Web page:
Negative Feedback and Trolling: Authors, like many other creators and professionals, may be concerned about receiving unwarranted negative feedback about their work on social media platforms – and who can blame them? Negative feedback can be emotionally distressing, especially when it is harsh, personal, or mean-spirited. Authors invest time, effort, and passion into their work, so criticism can feel like a personal attack. Receiving negative feedback, especially when it’s public and visible to others, can also erode an author’s confidence in their writing abilities. It may make them doubt themselves and their creative process. In extreme cases, authors may receive not just negative feedback but also harassment or online abuse. This candid first-person piece by the wonderful YA author Louise O’Neill on Stylist says it all.
Negative feedback can take its toll in more ways than one. Authors often have a public persona, and negative feedback can affect how they are perceived by their readers and peers. They may worry that negative comments will damage their reputation. Negative reviews and feedback can also impact book sales, as potential readers may be discouraged from purchasing a book with poor reviews. Authors may fear that a negative reception of one work could harm their overall writing career.
Overwhelming and Time-Consuming: Managing a single social media account can be a time-consuming process. Crafting engaging posts, responding to comments, and staying active on multiple platforms can eat into valuable writing time and, for many, become overwhelming, especially for those who are not tech-savvy.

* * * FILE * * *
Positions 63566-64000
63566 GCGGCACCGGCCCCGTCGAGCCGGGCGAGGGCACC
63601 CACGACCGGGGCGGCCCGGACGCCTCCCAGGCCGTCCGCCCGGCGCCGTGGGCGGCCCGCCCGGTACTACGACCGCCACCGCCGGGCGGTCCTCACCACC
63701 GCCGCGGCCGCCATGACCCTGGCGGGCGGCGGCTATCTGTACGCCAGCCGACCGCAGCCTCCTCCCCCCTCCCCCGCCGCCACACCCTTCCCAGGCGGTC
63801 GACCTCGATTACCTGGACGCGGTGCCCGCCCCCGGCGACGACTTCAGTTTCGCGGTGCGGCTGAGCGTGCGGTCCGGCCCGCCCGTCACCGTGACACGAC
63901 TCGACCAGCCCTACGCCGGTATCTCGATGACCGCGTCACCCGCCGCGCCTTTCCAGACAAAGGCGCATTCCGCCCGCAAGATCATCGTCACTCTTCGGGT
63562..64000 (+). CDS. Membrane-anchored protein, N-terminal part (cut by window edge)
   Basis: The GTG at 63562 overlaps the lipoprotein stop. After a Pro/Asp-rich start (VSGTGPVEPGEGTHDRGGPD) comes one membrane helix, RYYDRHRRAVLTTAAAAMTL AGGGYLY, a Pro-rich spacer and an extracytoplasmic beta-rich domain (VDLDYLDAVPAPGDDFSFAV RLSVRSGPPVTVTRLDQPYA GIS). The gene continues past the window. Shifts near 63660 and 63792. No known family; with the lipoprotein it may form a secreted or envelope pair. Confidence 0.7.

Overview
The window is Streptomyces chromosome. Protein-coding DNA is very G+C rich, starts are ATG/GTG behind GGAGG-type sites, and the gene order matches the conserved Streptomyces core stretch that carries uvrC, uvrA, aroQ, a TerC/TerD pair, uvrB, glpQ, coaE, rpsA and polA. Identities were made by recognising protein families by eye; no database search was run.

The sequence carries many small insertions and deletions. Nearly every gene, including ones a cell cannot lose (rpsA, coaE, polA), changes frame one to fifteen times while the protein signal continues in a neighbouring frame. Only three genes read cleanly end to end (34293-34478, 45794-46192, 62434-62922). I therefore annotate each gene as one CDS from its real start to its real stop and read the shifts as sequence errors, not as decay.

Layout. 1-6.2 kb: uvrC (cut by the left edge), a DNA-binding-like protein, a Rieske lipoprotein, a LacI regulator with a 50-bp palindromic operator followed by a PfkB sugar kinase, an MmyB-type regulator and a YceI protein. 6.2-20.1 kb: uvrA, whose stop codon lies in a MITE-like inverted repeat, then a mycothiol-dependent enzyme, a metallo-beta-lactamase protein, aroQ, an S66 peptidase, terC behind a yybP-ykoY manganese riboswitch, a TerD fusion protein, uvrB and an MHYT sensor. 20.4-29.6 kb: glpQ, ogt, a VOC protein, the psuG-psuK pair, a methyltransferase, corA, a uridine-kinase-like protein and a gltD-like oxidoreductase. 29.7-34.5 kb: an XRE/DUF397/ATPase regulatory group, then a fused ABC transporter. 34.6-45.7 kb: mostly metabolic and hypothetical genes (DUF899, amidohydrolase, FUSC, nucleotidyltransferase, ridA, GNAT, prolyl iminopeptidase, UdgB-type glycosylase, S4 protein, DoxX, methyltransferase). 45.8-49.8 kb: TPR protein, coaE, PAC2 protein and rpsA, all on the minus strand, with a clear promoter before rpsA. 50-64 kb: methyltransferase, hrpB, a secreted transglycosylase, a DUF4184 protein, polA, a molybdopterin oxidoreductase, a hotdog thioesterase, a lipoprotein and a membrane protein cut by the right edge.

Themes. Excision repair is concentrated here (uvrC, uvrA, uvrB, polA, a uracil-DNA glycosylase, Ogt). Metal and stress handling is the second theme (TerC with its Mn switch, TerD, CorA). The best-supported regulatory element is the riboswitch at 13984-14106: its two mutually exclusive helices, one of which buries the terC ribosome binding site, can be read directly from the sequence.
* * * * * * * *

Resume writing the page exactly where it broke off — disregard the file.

Fear of Missing Out: The fear of missing out, or FOMO, is a powerful psychological phenomenon that drives many people to use social media for the simple reason of staying connected and not missing out on what others are doing. Conversely, it is also the FOMO that stops some people from using social media in the first place; by not using social media, they avoid the FOMO and the pressures that come with it.
Are there Alternatives to Social Media for Authors?
We’ve explored the benefits of social media for authors, and we’ve seen some of the reasons why authors avoid it. Is there a middle ground?
While social media may seem like the dominant player in book promotion, there are alternative strategies that authors can consider. One such approach is building an SEO-friendly author website or blog – ie, one that ranks on Google for key search terms related to the author or her book. These platforms provide authors with complete control over their online presence, allowing them to showcase their books, share their writing journey (to whatever extent they feel comfortable), and engage with readers in a less immediate and pressurised manner. Email newsletters also offer a direct line of communication with readers. By offering exclusive content, behind-the-scenes insights, and personalised updates, authors can cultivate a loyal subscriber base that is genuinely interested in their work. Unlike the ever-changing algorithms of social media, email newsletters are not subject to the whims of a digital platform or its owner.
Rather than an all-or-nothing approach, authors can also consider a balanced strategy that acknowledges the benefits of social media while addressing their concerns. For instance, focusing on visual platforms like Instagram for sharing book covers or using X to engage in literary discussions can make the social media experience more enjoyable and purposeful and less stressful.
Whatever the ‘experts’ may try and tell you (and sell you), authors should not feel coerced into using social media. Yes, social media platforms can be useful for some authors and these benefits are well documented. But there are a variety of alternative solutions that also enable authors to engage with readers, build new fan bases, and boost sales.
It is my view (and one shared by Palamedes) that social media use for everyone – authors included – should be an enjoyable experience rather than a bind. If it feels that way then walk away and concentrate on something more positive…like writing.